NEW ORLEANS — Barry rolled ashore in Louisiana on Saturday, flooding highways, forcing people to scramble to rooftops and dumping large amounts of rain that officials feared would test the levees and pumps that were bolstered after Hurricane Katrina devastated New Orleans in 2005.
After briefly becoming a Category 1 hurricane, the system weakened to a tropical storm as it made landfall near Intracoastal City, about 160 miles west of New Orleans, with its winds falling to 70 mph, the National Hurricane Center said.
By early evening, New Orleans had been spared the worst effects, receiving only light showers and gusty winds. A National Weather Service forecaster said the city may escape with only 2-4 inches of rain.
But officials warned that Barry could still cause disastrous flooding across a wide stretch of the Gulf Coast and drop up to 20 inches of rain through today across other parts of Louisiana.
“This is just the beginning,” Louisiana Gov. John Bel Edwards said Saturday. “It’s going to be a long several days for our state.”
The Coast Guard rescued a dozen people from flooded areas of Terrebonne Parish, south of New Orleans, some of them from rooftops, a spokesman said. The people included a 77-year-old man who called for help because he had about 4 feet of water in his home.
None of the main levees on the Mississippi River failed or were breached, Edwards said. But a levee in Terrebonne Parish was overtopped by water, according to officials. And video showed water getting over a second levee in Plaquemines Parish, where fingers of land extend deep into the Gulf of Mexico. Terrebonne Parish ordered an evacuation affecting an estimated 400 people.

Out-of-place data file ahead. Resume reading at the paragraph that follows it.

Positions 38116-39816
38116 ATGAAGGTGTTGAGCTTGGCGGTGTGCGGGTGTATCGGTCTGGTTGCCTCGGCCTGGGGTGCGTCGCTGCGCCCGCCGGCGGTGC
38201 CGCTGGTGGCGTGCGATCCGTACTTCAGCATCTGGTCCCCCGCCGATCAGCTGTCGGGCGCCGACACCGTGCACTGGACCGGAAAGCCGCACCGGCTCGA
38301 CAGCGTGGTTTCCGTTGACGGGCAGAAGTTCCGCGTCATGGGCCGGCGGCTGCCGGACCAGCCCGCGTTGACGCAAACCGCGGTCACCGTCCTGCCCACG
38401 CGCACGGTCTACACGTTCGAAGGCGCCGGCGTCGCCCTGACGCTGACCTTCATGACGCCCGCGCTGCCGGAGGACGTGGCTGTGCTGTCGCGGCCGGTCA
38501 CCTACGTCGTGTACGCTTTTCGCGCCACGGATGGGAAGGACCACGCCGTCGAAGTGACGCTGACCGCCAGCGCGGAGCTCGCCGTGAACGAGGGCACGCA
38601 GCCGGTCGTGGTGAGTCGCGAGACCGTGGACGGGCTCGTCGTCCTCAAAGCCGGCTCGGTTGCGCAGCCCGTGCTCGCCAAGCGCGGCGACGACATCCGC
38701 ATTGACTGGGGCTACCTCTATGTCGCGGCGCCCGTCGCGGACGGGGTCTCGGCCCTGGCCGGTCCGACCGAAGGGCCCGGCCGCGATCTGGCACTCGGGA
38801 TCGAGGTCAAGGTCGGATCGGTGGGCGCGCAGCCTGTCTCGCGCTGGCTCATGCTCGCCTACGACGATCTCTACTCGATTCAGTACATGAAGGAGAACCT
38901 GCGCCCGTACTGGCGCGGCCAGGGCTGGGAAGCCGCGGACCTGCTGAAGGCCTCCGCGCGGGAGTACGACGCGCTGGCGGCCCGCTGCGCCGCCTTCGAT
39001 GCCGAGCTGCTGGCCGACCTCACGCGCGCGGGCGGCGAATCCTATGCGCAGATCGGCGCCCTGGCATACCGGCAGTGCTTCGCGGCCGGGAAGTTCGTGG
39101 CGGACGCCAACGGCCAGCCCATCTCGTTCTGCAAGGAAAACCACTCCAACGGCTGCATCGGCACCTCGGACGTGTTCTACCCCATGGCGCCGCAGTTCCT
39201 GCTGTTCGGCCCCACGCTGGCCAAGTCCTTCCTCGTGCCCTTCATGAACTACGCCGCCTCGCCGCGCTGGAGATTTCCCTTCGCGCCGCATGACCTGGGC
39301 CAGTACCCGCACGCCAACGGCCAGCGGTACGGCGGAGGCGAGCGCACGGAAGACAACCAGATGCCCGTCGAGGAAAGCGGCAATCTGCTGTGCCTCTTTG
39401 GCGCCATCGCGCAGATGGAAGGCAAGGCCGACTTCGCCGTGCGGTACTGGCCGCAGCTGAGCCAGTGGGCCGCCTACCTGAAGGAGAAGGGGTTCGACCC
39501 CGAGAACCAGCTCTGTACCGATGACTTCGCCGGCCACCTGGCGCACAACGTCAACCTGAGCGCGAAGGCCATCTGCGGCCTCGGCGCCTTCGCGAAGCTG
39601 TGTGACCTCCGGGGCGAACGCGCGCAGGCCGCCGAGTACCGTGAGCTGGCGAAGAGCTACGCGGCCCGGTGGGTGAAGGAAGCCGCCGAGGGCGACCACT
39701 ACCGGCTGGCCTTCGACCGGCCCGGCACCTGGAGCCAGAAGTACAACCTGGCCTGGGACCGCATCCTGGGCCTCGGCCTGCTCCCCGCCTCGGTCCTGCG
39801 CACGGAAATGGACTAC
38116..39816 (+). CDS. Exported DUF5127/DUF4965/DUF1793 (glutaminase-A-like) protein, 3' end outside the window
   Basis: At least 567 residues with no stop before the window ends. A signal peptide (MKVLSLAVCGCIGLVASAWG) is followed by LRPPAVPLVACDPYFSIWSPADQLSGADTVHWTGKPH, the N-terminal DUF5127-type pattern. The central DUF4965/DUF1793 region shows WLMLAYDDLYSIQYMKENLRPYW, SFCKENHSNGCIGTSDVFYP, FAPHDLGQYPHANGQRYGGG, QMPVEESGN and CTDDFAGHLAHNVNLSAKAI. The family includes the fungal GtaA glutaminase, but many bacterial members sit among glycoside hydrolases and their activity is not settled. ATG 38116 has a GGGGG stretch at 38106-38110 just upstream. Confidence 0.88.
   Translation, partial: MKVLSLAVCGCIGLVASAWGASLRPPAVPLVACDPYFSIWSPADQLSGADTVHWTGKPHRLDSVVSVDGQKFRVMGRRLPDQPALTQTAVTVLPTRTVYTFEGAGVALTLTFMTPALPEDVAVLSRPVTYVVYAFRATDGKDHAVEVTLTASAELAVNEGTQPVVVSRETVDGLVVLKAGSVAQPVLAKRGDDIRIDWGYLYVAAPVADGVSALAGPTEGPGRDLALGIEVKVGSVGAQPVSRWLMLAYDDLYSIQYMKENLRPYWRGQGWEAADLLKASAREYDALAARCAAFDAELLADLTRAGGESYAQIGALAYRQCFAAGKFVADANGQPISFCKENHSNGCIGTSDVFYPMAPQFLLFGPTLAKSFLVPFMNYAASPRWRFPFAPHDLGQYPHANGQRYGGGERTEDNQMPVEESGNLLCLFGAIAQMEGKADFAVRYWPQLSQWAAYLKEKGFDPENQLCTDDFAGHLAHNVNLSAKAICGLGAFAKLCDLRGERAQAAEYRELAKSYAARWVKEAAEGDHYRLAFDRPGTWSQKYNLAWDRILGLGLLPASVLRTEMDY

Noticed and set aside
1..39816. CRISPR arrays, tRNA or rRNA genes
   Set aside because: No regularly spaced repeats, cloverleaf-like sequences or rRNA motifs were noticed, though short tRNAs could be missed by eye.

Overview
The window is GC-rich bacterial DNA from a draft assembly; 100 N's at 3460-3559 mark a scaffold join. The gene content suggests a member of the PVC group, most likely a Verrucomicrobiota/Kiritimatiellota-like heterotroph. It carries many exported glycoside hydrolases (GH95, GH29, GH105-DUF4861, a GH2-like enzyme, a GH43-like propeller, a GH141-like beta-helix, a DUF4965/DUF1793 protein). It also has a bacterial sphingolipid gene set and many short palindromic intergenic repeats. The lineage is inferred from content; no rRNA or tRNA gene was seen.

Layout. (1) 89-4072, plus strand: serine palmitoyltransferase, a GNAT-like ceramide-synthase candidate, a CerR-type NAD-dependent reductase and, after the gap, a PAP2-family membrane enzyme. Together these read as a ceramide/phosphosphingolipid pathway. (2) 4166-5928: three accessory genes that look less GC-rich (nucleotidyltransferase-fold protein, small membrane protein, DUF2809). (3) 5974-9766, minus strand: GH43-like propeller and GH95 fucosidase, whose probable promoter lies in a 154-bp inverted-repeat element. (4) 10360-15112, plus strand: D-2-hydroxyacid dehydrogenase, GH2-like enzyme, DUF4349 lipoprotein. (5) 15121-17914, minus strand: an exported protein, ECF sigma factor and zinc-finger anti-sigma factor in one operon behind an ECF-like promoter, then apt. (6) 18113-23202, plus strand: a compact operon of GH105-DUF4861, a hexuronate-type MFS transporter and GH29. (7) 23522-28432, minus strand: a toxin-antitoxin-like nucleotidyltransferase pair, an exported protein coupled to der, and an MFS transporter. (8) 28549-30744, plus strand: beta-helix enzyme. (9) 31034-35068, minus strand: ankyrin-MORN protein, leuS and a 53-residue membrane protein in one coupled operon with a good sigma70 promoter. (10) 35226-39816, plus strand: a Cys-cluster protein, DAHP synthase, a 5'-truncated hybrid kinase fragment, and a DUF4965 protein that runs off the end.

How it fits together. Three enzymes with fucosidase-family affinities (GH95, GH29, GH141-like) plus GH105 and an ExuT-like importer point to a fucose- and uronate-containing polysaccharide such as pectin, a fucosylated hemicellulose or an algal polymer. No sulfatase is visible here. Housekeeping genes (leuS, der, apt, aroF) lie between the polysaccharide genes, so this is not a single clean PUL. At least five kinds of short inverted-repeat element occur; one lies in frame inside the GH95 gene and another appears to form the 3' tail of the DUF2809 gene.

Nearly all businesses in Morgan City, about 85 miles west of New Orleans, were shuttered, with the exception of Meche’s Donuts Shop. Owner Todd Hoffpauir did a brisk business, despite the pounding winds and pulsating rain.
While making doughnuts, Hoffpauir said he heard an explosion and a ripping sound and later saw that the wind had peeled off layers of the roof at an adjacent apartment complex.
In some places, residents continued to build defenses against rising water. At the edge of the town of Jean Lafitte just outside New Orleans, volunteers helped several town employees sandbag a 600-foot stretch of the two-lane state highway. The roadway was already lined with one-ton sandbags, and 30-pound bags were being used to strengthen them.
“I’m here for my family, trying to save their stuff,” volunteer Vinnie Tortorich said. “My cousin’s house is already under.”
In Lafayette, Willie Allen and his 11-year-old grandson, Gavin Coleman, shoveled sand into 20 green bags, joining a group of more than 20 other people doing the same during a break in the rain. Wearing a mud-streaked T-shirt and shorts, Allen loaded the bags into the back of his pickup.
“Everybody is preparing,” he said. “Our biggest concern is the flood.”
Many businesses were also shut down or closed early in Baton Rouge, and winds were strong enough to rock large pickups. Whitecaps were visible on the Mississippi River.
Oil and gas operators evacuated hundreds of platforms and rigs in the Gulf of Mexico. Nearly 70% of Gulf oil production and 56% of gas production were turned off Saturday, according to the U.S. Bureau of Safety and Environmental Enforcement, which compiles the numbers from industry reports.
Barry developed from a disturbance in the Gulf of Mexico, surprising New Orleans during the Wednesday morning rush with a sudden deluge that flooded streets, homes and businesses. For several days, officials braced for more flooding. But as sunset approached Saturday, the city saw only intermittent rain and wind, with occasional glimpses of sunshine.
Elsewhere, more than 120,000 customers in Louisiana and another nearly 6,000 customers in Mississippi and Alabama were without power Saturday, according to poweroutage.us.
During a storm update through Facebook Live, National Hurricane Center Director Ken Graham pointed to a computer screen showing a large, swirling mass of airborne water. “That is just an amazing amount of moisture,” he said. “That is off the chart.”
Barry was moving so slowly Saturday that heavy rain was expected to continue all weekend in Louisiana and surrounding states.
Although the outlook for New Orleans had improved significantly, weather service forecaster Robert Ricks said it was too early to declare that the city was in the clear. The agency also reduced its rainfall estimates for Baton Rouge to between 6-10 inches through today.